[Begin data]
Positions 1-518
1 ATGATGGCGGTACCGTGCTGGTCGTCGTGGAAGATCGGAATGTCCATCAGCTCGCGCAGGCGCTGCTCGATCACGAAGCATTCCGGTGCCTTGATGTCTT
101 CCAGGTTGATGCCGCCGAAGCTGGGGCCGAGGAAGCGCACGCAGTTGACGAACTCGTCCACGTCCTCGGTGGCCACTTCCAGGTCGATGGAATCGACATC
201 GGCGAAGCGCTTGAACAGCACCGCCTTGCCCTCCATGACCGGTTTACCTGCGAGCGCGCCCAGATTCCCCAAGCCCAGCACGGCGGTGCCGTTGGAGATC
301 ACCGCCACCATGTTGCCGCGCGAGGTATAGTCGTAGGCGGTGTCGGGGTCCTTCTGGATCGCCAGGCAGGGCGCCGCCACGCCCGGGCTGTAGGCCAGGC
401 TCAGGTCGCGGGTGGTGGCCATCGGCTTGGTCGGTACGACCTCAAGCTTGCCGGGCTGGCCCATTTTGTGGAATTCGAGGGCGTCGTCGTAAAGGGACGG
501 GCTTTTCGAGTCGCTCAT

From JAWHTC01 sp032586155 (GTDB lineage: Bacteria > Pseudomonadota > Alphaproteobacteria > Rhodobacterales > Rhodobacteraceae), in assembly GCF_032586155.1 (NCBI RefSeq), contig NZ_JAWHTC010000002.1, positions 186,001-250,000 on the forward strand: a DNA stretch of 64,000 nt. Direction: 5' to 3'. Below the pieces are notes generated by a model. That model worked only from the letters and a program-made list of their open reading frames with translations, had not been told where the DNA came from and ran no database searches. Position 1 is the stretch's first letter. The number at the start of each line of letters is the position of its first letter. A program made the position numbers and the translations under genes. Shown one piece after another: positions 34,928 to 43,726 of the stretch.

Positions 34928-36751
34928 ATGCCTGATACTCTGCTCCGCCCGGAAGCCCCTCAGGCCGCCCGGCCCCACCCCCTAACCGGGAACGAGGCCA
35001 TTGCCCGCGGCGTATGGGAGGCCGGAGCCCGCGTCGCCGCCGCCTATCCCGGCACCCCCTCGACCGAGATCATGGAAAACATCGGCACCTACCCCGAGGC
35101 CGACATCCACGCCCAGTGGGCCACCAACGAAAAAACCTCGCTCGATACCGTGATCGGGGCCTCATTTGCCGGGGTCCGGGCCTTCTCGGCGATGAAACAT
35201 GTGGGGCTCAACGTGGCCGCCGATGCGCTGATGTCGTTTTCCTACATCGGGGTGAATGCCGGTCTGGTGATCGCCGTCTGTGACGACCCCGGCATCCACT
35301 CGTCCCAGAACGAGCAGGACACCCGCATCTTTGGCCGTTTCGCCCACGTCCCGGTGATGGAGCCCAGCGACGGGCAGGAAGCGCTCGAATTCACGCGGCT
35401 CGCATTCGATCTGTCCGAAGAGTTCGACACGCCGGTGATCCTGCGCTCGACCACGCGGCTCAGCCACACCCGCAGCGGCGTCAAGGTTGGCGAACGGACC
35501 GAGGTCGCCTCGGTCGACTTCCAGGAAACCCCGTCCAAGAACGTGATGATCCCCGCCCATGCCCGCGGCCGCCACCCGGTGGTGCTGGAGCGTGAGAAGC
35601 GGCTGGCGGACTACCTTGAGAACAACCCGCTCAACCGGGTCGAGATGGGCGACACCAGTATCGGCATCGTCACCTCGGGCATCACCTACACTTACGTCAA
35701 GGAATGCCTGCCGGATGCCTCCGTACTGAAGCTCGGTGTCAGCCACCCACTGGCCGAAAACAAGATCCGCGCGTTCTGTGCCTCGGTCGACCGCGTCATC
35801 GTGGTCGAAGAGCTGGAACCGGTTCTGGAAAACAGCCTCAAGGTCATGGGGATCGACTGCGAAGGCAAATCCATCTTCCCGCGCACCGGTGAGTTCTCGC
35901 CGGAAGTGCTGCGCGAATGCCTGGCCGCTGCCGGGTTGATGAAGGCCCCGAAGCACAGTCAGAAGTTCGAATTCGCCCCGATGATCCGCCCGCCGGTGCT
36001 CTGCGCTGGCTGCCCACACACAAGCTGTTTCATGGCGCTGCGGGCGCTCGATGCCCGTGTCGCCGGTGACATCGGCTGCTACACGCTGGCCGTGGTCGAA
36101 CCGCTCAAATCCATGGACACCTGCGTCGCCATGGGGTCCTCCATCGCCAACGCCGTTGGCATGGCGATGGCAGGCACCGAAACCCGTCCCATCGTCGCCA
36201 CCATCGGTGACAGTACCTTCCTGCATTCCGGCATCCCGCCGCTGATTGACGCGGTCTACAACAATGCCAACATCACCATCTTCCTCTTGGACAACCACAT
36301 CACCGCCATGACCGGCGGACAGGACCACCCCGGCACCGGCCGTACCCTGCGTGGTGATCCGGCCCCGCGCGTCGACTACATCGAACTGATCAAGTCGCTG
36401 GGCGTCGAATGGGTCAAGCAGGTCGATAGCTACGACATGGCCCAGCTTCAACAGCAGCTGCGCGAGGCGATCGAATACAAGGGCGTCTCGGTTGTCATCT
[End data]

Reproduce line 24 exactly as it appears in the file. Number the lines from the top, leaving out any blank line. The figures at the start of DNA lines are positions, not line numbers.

36301 CACCGCCATGACCGGCGGACAGGACCACCCCGGCACCGGCCGTACCCTGCGTGGTGATCCGGCCCCGCGCGTCGACTACATCGAACTGATCAAGTCGCTG